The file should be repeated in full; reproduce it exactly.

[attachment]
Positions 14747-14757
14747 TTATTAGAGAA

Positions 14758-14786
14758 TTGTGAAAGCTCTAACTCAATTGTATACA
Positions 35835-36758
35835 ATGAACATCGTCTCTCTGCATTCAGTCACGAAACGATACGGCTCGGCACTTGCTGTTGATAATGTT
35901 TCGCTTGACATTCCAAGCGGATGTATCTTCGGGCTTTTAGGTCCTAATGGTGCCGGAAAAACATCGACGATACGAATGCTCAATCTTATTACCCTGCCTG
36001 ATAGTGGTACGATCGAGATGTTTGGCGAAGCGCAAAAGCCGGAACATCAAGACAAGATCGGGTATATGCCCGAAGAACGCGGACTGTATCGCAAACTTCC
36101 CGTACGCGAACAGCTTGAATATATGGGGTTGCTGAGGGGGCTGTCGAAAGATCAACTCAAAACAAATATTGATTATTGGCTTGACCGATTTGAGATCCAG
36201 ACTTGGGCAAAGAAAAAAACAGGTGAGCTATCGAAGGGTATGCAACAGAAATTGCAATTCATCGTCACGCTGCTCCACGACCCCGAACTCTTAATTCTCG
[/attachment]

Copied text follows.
Positions 14747-14757
14747 TTATTAGAGAA

Positions 14758-14786
14758 TTGTGAAAGCTCTAACTCAATTGTATACA
Positions 35835-36758
35835 ATGAACATCGTCTCTCTGCATTCAGTCACGAAACGATACGGCTCGGCACTTGCTGTTGATAATGTT
35901 TCGCTTGACATTCCAAGCGGATGTATCTTCGGGCTTTTAGGTCCTAATGGTGCCGGAAAAACATCGACGATACGAATGCTCAATCTTATTACCCTGCCTG
36001 ATAGTGGTACGATCGAGATGTTTGGCGAAGCGCAAAAGCCGGAACATCAAGACAAGATCGGGTATATGCCCGAAGAACGCGGACTGTATCGCAAACTTCC
36101 CGTACGCGAACAGCTTGAATATATGGGGTTGCTGAGGGGGCTGTCGAAAGATCAACTCAAAACAAATATTGATTATTGGCTTGACCGATTTGAGATCCAG
36201 ACTTGGGCAAAGAAAAAAACAGGTGAGCTATCGAAGGGTATGCAACAGAAATTGCAATTCATCGTCACGCTGCTCCACGACCCCGAACTCTTAATTCTCG